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Photo by Ed Kashi/VII

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Medicine
No patient is an island

How a concern to protect the autonomy of patients leads to the exclusion of families just when they are needed the most

Anita Ho

Photo by Jeffrey Greenberg/UIG/Getty

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The environment
A vision for agriculture

We know how to replace toxic, intensive livestock raising with beautiful, efficient grasslands. Do we have the will?

Randall D Jackson

The infamous ‘London fog’, seen here on 17 November 1949. Two generations after the Clean Air Act of 1956, London seems much cleaner with Congestion Charge and Ultra Low Emission zones. Photo by Keystone/Getty

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The environment
Slow hope

Climate change is an emergency but despair is not the answer. The world is full of untold stories of people-powered change

Christof Mauch

Les Baigneuses (1912), by Albert Gleizes. Courtesy Musée d'Art Moderne de Paris/Wikipedia

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Human evolution
Choose your own birth

Every human is both an animal with a deep evolutionary history and an individual who must bring their existence into being

Ada Jaarsma

Photo by Getty Images

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Illness and disease
Traumatised by the cure

Survivors of life-threatening illness can be left in profound fear and distress. Are they suffering from a form of PTSD?

Liza Gross

Photo by Jagoda Matejczuk/Getty

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Animals and humans
Rats are us

They are sentient beings with rich emotional lives, yet we subject them to experimental cruelty without conscience. Why?

Kristin Andrews & Susana Monsó

From Voyage dans l'Amérique Méridionale, (v.IX, 1835-47), by Alcide Dessalines d'Orbigny. Courtesy the Biodiversity Heritage Library/Public Domain

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Illness and disease
This ragged claw

It is a crab; no, a worm; no, a wolf. Early physicians weren’t entirely wrong to imagine cancer as a ravenous disease

Ellen Wayland-Smith

Planetary System. Eclipse of the Sun. The Moon. The Zodiacal Light. Meteoric Shower. From Yaggy’s Geographical Study, 1887. Courtesy the David Rumsey Map Collection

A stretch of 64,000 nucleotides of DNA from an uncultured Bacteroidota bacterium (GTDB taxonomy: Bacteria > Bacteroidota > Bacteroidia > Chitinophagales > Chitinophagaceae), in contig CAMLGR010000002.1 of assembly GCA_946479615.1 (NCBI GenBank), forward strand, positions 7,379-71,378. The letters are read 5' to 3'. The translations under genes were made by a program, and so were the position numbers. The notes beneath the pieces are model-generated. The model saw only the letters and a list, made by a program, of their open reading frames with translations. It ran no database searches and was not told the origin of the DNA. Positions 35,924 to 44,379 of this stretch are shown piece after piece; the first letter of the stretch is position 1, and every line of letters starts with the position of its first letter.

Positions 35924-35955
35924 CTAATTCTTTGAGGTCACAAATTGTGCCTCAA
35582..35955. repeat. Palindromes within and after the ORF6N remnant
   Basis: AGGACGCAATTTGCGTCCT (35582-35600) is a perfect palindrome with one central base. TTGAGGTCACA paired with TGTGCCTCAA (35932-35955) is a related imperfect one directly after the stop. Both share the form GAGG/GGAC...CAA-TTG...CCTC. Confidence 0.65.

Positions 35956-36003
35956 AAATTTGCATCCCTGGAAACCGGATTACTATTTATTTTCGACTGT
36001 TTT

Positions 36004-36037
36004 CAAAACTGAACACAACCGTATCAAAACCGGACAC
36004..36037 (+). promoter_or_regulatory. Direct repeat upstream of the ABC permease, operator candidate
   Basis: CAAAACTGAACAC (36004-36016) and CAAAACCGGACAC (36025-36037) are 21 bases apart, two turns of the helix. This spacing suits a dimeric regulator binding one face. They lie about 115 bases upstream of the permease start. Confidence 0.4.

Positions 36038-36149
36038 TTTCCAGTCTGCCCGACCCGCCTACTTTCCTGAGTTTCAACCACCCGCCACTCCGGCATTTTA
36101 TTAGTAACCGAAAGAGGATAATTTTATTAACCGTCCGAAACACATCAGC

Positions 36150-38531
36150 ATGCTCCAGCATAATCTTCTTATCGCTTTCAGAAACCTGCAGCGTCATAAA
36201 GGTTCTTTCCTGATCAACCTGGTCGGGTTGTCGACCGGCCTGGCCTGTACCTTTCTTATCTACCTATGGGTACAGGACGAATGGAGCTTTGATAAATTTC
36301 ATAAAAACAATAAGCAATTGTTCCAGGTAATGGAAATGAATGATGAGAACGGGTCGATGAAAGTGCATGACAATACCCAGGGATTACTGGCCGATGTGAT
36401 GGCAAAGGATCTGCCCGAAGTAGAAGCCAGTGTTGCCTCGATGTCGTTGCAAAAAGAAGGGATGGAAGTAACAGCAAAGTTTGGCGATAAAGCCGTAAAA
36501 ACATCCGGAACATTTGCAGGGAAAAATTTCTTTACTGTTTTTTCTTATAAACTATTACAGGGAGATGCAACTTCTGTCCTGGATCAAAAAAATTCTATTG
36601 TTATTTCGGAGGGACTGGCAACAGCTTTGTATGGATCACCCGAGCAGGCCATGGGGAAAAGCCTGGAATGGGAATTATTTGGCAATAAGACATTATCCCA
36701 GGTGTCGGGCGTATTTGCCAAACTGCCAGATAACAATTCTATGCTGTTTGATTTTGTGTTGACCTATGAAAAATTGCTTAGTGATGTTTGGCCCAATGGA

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History of science
Naming the Universe

How the quick thinking of internationally minded astronomers avoided stamping the solar system with petty European rivalries

Stephen Case

Dee, JoJo, Frankie and Lisa after school on Prince Street, Little Italy, New York City, in 1976. Photo from Susan Meiselas’s series Prince Street Girls/Magnum

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Love and friendship
The biology of love

Humans teeter on a knife’s edge. The same deep chemistry that fosters bonding can, in a heartbeat, pivot to fear and hate

Ruth Feldman

Samuelson explained economic theory to the postwar American public. Photo by retrofile/Getty

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Economics
The people’s economist

Paul Samuelson’s mathematical brilliance changed economics, but it was his popular touch that made him a household name

Roger Backhouse

This colour-enhanced frontal view of the head, neck and shoulders confirms brain death by absence of blood flow to the brain. Photo by Living Art Enterprises, LLC/SPL

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Bioethics
Neither person nor cadaver

The body is warm, but the brain has gone dark: why the notion of brain death provokes the thorniest of medical dilemmas

Sharon Kaufman

Colourised photographs taken using the schlieren technique depict for the first time the shockwaves of two supersonic jets, typically heard on the ground as the sonic boom. Photo courtesy NASA

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Thinkers and theories
Before, now, and next

Pastness, presentness and futurity seem to be real features of the world, but are they? On McTaggart’s philosophy of time

Emily Thomas